|US3715289 *||Feb 8, 1971||Feb 6, 1973||Stauffer Chemical Co||Brightener composition for acid copper electroplating baths|
|US3725220 *||Apr 27, 1972||Apr 3, 1973||Lea Ronal Inc||Electrodeposition of copper from acidic baths|
|US3743584 *||Jun 2, 1971||Jul 3, 1973||Schering Ag||Acid bright copper plating bath|
|US3770598 *||Jan 21, 1972||Nov 6, 1973||Oxy Metal Finishing Corp||Electrodeposition of copper from acid baths|
|US3940320 *||Nov 21, 1974||Feb 24, 1976||M & T Chemicals Inc.||Electrodeposition of copper|
|US3956078 *||Nov 21, 1974||May 11, 1976||M & T Chemicals Inc.||Electrodeposition of copper|
|US3956079 *||Nov 21, 1974||May 11, 1976||M & T Chemicals Inc.||Electrodeposition of copper|
|US3956084 *||Nov 21, 1974||May 11, 1976||M & T Chemicals Inc.||Electrodeposition of copper|
|US3956120 *||Nov 21, 1974||May 11, 1976||M & T Chemicals Inc.||Electrodeposition of copper|
|US3966565 *||Nov 21, 1974||Jun 29, 1976||M & T Chemicals Inc.||Electrodeposition of copper|
|US4009087 *||Dec 24, 1975||Feb 22, 1977||M&T Chemicals Inc.||Electrodeposition of copper|
|US4014760 *||Feb 17, 1976||Mar 29, 1977||M & T Chemicals Inc.||Electrodeposition of copper|
|US4036710 *||Dec 24, 1975||Jul 19, 1977||M & T Chemicals Inc.||Electrodeposition of copper|
|US4036711 *||Sep 17, 1976||Jul 19, 1977||M & T Chemicals Inc.||Electrodeposition of copper|
|US4334966 *||May 19, 1981||Jun 15, 1982||Mcgean Chemical Company, Inc.||Method of copper plating gravure cylinders|
|US4336114 *||Mar 26, 1981||Jun 22, 1982||Hooker Chemicals & Plastics Corp.||Electrodeposition of bright copper|
|US4374709 *||May 1, 1980||Feb 22, 1983||Occidental Chemical Corporation||Process for plating polymeric substrates|
|US4376685 *||Jun 24, 1981||Mar 15, 1983||M&T Chemicals Inc.||Acid copper electroplating baths containing brightening and leveling additives|
|US4469564 *||Aug 11, 1982||Sep 4, 1984||At&T Bell Laboratories||Copper electroplating process|
|US4540473 *||Nov 22, 1983||Sep 10, 1985||International Business Machines Corporation||Copper plating bath having increased plating rate, and method|
|US4673469 *||Jul 17, 1985||Jun 16, 1987||Mcgean-Rohco, Inc.||Method of plating plastics|
|US4786746 *||Sep 18, 1987||Nov 22, 1988||Pennsylvania Research Corporation||Copper electroplating solutions and methods of making and using them|
|US4897165 *||Aug 23, 1988||Jan 30, 1990||Shipley Company Inc.||Electroplating composition and process for plating through holes in printed circuit boards|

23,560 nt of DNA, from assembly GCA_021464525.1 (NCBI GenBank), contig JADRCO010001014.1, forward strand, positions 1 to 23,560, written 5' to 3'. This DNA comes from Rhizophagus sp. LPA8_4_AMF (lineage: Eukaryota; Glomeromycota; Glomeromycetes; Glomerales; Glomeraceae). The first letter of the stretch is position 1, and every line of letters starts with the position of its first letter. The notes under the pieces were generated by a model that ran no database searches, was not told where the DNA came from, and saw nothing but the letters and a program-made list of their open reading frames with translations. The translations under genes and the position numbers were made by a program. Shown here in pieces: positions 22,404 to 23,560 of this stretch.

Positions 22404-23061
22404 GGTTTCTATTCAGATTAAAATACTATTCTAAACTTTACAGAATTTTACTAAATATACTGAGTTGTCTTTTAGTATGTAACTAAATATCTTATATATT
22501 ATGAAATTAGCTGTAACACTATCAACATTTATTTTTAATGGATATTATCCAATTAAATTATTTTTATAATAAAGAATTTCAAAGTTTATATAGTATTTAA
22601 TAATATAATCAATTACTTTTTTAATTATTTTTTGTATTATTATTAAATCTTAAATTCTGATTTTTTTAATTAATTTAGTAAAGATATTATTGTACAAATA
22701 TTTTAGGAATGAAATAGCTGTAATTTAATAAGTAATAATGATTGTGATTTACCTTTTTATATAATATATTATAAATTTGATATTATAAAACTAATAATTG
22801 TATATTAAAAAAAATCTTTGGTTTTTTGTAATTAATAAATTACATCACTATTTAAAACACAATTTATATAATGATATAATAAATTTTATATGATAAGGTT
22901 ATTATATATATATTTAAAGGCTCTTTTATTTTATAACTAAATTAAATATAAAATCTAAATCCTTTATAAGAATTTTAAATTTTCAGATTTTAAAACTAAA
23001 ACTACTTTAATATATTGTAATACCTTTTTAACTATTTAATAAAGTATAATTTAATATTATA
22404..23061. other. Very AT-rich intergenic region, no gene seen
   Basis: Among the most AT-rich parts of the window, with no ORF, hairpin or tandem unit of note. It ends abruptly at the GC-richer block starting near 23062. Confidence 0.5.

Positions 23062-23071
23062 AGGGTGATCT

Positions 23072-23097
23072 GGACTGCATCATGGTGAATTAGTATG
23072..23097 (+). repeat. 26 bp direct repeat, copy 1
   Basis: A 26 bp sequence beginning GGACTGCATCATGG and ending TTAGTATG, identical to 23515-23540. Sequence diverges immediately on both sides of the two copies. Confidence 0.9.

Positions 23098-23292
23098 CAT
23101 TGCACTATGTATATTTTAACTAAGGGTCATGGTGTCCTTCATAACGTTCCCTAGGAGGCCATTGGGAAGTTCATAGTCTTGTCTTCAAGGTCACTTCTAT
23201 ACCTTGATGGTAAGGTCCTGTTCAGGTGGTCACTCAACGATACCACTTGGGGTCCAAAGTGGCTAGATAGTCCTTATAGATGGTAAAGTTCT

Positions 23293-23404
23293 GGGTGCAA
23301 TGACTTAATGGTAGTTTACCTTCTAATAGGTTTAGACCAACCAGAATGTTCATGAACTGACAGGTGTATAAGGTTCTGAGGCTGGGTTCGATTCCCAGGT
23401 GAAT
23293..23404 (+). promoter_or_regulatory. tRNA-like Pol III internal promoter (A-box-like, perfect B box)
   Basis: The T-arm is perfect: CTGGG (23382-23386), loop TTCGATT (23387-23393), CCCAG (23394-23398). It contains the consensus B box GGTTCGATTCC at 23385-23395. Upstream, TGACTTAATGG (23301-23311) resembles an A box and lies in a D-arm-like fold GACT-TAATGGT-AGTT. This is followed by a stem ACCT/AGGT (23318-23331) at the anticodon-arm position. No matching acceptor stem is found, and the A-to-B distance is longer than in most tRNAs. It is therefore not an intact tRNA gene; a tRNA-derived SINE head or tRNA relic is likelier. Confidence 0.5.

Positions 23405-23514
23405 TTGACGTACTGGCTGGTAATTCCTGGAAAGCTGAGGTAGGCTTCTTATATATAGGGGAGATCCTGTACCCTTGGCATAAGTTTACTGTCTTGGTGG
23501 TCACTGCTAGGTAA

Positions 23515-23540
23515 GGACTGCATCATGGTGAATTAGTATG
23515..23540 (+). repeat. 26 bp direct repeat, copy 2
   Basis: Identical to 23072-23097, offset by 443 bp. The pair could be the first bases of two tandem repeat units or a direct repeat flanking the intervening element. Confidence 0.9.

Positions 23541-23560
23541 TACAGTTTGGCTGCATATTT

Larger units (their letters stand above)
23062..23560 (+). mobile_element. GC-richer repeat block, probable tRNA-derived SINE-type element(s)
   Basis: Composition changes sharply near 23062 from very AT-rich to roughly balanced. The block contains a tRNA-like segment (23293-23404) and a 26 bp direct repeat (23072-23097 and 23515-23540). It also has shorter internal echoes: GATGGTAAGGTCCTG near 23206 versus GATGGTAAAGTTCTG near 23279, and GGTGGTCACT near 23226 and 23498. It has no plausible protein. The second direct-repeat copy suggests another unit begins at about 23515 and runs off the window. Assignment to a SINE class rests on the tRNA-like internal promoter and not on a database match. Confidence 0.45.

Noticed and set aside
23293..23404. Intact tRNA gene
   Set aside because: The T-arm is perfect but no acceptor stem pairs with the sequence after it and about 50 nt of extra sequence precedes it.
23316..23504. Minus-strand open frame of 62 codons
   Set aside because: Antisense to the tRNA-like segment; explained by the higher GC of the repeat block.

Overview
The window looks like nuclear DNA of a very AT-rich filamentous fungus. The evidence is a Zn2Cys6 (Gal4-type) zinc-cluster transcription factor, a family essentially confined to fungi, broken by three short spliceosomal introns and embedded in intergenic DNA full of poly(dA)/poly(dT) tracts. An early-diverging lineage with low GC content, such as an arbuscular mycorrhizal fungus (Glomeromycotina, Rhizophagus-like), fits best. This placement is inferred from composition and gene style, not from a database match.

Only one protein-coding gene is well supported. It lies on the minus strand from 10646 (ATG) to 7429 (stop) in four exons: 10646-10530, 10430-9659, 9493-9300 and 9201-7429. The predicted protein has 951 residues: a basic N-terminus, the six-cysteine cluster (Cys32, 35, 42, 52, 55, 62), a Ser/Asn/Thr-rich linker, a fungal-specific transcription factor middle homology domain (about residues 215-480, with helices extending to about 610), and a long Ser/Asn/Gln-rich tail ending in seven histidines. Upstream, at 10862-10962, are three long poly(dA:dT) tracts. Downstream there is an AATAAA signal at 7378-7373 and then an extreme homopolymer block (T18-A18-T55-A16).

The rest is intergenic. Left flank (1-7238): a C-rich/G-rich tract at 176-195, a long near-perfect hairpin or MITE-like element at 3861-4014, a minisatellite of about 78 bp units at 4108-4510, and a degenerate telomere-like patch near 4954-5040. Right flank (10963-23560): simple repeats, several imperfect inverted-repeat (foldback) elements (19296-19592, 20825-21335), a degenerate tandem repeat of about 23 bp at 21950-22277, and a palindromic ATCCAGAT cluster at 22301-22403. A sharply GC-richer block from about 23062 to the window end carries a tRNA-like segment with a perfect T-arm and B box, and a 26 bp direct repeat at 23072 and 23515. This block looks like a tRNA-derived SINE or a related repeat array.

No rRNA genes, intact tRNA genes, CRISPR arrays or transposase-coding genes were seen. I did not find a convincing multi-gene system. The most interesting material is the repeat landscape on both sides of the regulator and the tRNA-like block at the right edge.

|US4948474 *||Aug 28, 1989||Aug 14, 1990||Pennsylvania Research Corporation||Copper electroplating solutions and methods|
|US5004525 *||Nov 20, 1989||Apr 2, 1991||Shipley Company Inc.||Copper electroplating composition|
|US5024736 *||May 24, 1989||Jun 18, 1991||Raschig Ag||Process for electroplating utilizing disubstituted ethane sulfonic compounds as electroplating auxiliaries and electroplating auxiliaries containing same|
|US5068013 *||Jan 29, 1990||Nov 26, 1991||Shipley Company Inc.||Electroplating composition and process|
|US5252196 *||Dec 5, 1991||Oct 12, 1993||Shipley Company Inc.||Copper electroplating solutions and processes|
|US5328589 *||Dec 23, 1992||Jul 12, 1994||Enthone-Omi, Inc.||Functional fluid additives for acid copper electroplating baths|
|US5417841 *||Oct 25, 1994||May 23, 1995||Mcgean-Rohco, Inc.||Copper plating of gravure rolls|
|US5730854 *||May 30, 1996||Mar 24, 1998||Enthone-Omi, Inc.||Alkoxylated dimercaptans as copper additives and de-polarizing additives|
|US5985126 *||Sep 30, 1997||Nov 16, 1999||Semitool, Inc.||Semiconductor plating system workpiece support having workpiece engaging electrodes with distal contact part and dielectric cover|
|US6354916||Apr 6, 2000||Mar 12, 2002||Nu Tool Inc.||Modified plating solution for plating and planarization and process utilizing same|
|US6358388 *||Nov 16, 1999||Mar 19, 2002||Semitool, Inc.||Plating system workpiece support having workpiece-engaging electrodes with distal contact-part and dielectric cover|
|US6413388||Feb 23, 2000||Jul 2, 2002||Nutool Inc.||Pad designs and structures for a versatile materials processing apparatus|
|US6413403||Jul 21, 2000||Jul 2, 2002||Nutool Inc.||Method and apparatus employing pad designs and structures with improved fluid distribution|
|US6454926||Sep 30, 1997||Sep 24, 2002||Semitool Inc.||Semiconductor plating system workpiece support having workpiece-engaging electrode with submerged conductive current transfer areas|
|US6478936||May 11, 2000||Nov 12, 2002||Nutool Inc.||Anode assembly for plating and planarizing a conductive layer|
|US6497800||Oct 11, 2000||Dec 24, 2002||Nutool Inc.||Device providing electrical contact to the surface of a semiconductor workpiece during metal plating|
|US6565729||Dec 7, 2000||May 20, 2003||Semitool, Inc.||Method for electrochemically depositing metal on a semiconductor workpiece|
|US6610190||Jan 17, 2001||Aug 26, 2003||Nutool, Inc.||Method and apparatus for electrodeposition of uniform film with minimal edge exclusion on substrate|
|US6612915||Dec 27, 1999||Sep 2, 2003||Nutool Inc.||Work piece carrier head for plating and polishing|
|US6632345||Oct 23, 2000||Oct 14, 2003||Semitool, Inc.||Apparatus and method for electrolytically depositing a metal on a workpiece|
|US6638410||Nov 22, 2002||Oct 28, 2003||Semitool, Inc.||Apparatus and method for electrolytically depositing copper on a semiconductor workpiece|
|US6638411 *||Jan 27, 2000||Oct 28, 2003||Ebara Corporation||Method and apparatus for plating substrate with copper|
|US6663762||Mar 19, 2002||Dec 16, 2003||Semitool, Inc.||Plating system workpiece support having workpiece engaging electrode|
|US6695962||May 1, 2001||Feb 24, 2004||Nutool Inc.||Anode designs for planar metal deposits with enhanced electrolyte solution blending and process of supplying electrolyte solution using such designs|